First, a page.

Often times when we take a picture with our smartphones, we share them instantly. Sometimes we want to post on Facebook, sometimes we want to post on Instagram, other times we need to send something to our notes for later reference.
So why isn’t it easier to do that?
I’ve been playing with VoiceSnap tonight. For me it’s great because I have a hard time reaching the camera button without my hands shaking. Being able to just say, “Take a picture,” and it doing so is great. But it made me think about how much this kind of integration with an app can go further.
Google’s take on this is making you buy a $1,000 piece of hardware that you wear on your face. The problem is that it’s not only out of price range for most of us, but it’s also just another device we have to deal with. Why not just use our phone instead and use similar ideas?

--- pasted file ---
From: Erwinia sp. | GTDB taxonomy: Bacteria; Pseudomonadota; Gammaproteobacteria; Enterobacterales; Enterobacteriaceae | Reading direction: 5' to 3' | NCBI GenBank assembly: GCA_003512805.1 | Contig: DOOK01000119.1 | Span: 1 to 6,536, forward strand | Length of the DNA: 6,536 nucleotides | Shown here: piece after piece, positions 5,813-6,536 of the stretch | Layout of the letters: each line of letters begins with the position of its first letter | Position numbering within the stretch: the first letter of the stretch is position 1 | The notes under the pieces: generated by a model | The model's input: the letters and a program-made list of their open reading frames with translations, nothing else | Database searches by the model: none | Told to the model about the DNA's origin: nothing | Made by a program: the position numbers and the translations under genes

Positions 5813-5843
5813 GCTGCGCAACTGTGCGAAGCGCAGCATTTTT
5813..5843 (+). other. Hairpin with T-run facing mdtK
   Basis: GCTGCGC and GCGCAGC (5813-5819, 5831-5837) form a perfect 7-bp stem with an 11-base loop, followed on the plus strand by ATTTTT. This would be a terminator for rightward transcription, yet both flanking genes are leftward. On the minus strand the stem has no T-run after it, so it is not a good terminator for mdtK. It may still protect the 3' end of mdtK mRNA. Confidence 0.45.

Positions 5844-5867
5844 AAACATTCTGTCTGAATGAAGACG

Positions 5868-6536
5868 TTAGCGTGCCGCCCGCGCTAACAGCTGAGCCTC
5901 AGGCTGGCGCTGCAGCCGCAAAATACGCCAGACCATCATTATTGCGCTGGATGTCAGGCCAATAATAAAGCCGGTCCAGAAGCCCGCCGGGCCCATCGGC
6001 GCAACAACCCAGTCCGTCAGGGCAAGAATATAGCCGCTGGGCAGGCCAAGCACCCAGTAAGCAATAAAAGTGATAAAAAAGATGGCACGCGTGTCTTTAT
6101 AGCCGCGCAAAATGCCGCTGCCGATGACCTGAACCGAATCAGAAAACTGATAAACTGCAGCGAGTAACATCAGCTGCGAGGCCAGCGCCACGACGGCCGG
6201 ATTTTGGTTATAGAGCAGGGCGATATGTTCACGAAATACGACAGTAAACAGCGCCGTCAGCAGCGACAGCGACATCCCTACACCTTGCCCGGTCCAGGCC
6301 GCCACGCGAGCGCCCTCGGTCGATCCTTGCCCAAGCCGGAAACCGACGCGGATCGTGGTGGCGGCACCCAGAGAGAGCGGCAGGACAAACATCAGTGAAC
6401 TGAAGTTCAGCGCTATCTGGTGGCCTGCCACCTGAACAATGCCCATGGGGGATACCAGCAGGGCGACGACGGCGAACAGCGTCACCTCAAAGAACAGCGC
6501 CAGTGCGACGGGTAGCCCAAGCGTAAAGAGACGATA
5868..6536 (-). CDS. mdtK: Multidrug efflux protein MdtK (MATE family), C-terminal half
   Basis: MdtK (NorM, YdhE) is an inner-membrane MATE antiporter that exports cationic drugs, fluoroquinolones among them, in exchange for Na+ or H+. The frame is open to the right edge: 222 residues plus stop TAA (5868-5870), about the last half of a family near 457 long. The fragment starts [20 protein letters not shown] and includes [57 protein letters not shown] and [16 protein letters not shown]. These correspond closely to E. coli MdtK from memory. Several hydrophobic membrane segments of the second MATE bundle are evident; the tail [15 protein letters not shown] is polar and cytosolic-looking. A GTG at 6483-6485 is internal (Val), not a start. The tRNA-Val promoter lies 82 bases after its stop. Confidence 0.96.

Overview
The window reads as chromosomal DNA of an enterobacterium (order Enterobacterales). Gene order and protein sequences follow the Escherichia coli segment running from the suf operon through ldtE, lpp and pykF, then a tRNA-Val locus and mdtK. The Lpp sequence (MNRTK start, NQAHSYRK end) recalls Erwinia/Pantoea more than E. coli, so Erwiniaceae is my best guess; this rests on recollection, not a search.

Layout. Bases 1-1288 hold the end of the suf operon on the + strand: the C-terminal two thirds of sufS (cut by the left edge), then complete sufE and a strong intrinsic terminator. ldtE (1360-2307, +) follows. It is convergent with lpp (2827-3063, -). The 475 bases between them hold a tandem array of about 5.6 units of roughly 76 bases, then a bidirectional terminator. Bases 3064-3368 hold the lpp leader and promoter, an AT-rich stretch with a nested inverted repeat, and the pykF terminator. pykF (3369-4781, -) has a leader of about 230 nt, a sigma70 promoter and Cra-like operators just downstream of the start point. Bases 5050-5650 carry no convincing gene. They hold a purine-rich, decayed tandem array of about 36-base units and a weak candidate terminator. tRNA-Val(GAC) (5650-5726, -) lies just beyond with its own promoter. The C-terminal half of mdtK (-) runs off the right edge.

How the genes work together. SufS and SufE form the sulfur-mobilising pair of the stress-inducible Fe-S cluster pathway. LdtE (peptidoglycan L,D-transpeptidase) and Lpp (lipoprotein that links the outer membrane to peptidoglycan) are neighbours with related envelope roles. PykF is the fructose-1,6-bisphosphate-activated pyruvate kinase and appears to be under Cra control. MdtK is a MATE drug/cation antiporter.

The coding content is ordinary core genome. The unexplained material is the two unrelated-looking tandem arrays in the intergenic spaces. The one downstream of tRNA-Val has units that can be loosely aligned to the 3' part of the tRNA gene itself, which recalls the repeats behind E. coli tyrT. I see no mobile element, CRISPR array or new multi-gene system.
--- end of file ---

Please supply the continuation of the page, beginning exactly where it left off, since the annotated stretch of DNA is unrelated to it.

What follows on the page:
- “Add to Evernote notebook – Algebra II”
- “Post to Instagram – Sunset at the lake”
- “Add to Amazon wish list – Books”
- “Send text to Steve – Wish you were here!”
It keeps it human, it’s accessible, and best of all – transparent. You’re doing this out in the open with the device, and people know where it’s going.
Wednesday, May 28th, 2014
By the end of the week, pretty much every Apple/iOS related website is going to be talking about this new visual bookmarking app called Stache. As someone who was about to fork out some money for Pinboard, it really tempted me because it had the archiving feature without the yearly fees. It made more sense than using Evernote and wasting a few minutes every time I wanted to save something for later.